Children’s perspectives on play
Children’s perspectives on play

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Children’s perspectives on play

4 Street play

Described image
Figure 6 Children playing in a street with no cars in sight.

It was in 1908 that the Ford Model T went into mass production and greatly increased the number of cars on roads. During 1922 to 1933, over 12,000 children in England and Wales died as a result of being involved in motor vehicle accidents and over 300,000 were seriously injured (Hansard, 1938). This resulted in Nancy Astor, the first female Member of Parliament, expressing concern in 1926 about the increasing dangers for children who sought to play, as children had long done, close to their homes and in neighbourhood streets. During the twentieth century (and in recent times with the wedding of Prince William and Catherine Middleton in 2011), royal events unwittingly served to reclaim streets for community parties and children’s play, albeit for short periods.

In an attempt to respond to these issues, the Department of Health in England is promoting street play, not least because there is growing concern about children’s physical inactivity and the rising levels of child obesity. Funds have been made available to enable local authorities across the country to work with communities in order to develop ‘play streets’, especially in areas of high deprivation. From a young child’s perspective, walking and running with some freedom is impulsive and playing outside must be seen as a natural thing to do. One only has to think about a two-year-old’s reluctance to hold a parent’s hand on leaving the safety of home. A child may not welcome such adult constraints, but the dangers presented by moving cars need to be learnt.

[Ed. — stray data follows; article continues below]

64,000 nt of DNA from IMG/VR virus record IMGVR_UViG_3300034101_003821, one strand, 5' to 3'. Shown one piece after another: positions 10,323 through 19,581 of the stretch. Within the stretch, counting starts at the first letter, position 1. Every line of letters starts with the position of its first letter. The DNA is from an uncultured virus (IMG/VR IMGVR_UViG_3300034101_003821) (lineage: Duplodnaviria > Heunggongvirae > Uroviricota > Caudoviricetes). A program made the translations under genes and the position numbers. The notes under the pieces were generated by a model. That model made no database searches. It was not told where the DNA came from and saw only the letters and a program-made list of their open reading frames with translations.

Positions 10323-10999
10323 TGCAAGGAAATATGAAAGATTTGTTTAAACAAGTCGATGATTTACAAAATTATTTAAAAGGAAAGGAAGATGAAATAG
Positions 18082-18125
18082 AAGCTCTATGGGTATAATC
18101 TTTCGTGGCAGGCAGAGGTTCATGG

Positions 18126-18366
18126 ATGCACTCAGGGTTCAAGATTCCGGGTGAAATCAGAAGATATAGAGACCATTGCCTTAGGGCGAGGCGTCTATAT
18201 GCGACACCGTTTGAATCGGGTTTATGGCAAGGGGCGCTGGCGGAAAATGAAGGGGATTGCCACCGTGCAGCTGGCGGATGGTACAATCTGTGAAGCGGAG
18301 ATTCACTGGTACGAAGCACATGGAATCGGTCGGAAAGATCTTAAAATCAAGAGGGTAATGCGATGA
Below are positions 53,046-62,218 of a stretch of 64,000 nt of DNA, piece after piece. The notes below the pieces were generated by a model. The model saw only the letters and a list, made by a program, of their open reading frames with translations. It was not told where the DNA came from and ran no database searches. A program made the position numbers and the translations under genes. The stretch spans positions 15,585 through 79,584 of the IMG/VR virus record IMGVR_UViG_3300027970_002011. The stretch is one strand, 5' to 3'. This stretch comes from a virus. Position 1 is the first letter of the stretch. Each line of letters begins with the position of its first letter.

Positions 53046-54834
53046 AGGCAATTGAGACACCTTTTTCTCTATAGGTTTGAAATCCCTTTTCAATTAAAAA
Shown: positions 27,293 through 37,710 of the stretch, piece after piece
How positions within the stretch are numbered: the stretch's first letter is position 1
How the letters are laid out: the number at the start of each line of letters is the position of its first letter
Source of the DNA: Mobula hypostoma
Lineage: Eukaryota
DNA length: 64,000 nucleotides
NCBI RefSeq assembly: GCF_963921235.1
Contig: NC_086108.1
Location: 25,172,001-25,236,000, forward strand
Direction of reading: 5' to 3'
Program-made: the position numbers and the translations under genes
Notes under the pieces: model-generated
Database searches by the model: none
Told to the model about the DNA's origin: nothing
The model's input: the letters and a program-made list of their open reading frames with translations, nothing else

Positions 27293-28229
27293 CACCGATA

In Brooke Road, Waltham Forest, London, a group of parents have worked with the local authority to set up a play street for two hours on the first Sunday of each month (see London Play, 2015). The appointed street stewards display traffic cones and temporary signs to alert any unwitting driver. This means the road is closed to through traffic for a given period, allowing children to play outside safely. A Brooke Road reminiscence event was attended by a number of adults who wished to share their childhood memories of playing in streets. One resident, Keith, remembered how, when the road became very wet due to periodic flooding, he and others would have fun in the water together. Delia recalled playing skipping games in the street using two ropes which were swung faster and faster. The skipper would run in and out of the swinging ropes, while children chanted: ‘Salt, pepper, mustard, vinegar’.

Reminiscences of this kind contribute to an oral history of children’s past play, helps adults to understand a child’s perspective on playing and reminds us about the places where spontaneous play and imagining was once much more possible. The loss of streets as safe spaces to play is regrettable, but adults and children, of course, also benefit from cars. The family car might be used to support play interests when children are transported to a swimming pool or an adventure playground, for instance. Herein lies a dilemma as progress can often bring both advantages and disadvantages for people.

Evaluations of play streets have highlighted the potential benefits of providing children with increased opportunities for outside play, including:

  • more social interaction with children of all ages
  • making new friends (who may not just be attending the same early years or school setting)
  • increasing the likelihood of children playing with others from a range of cultural backgrounds.

Wider benefits include:

  • promoting children’s health (Ferguson and Page, 2015)
  • improved neighbourliness
  • increased community contact for people of all ages and improved inter-generational contact (Gill, 2015).

Key points

  • From a child’s point of view, a local street can be seen as an attractive rather than a dangerous place to play.
  • Play street projects are an important way of reclaiming and making streets safe for children and communities, if only for limited periods.
  • It is important to be aware of how environmental change and technological developments, albeit embraced as progress by adults, might have unintended consequences for children’s freedom to play and the available spaces in which to play.
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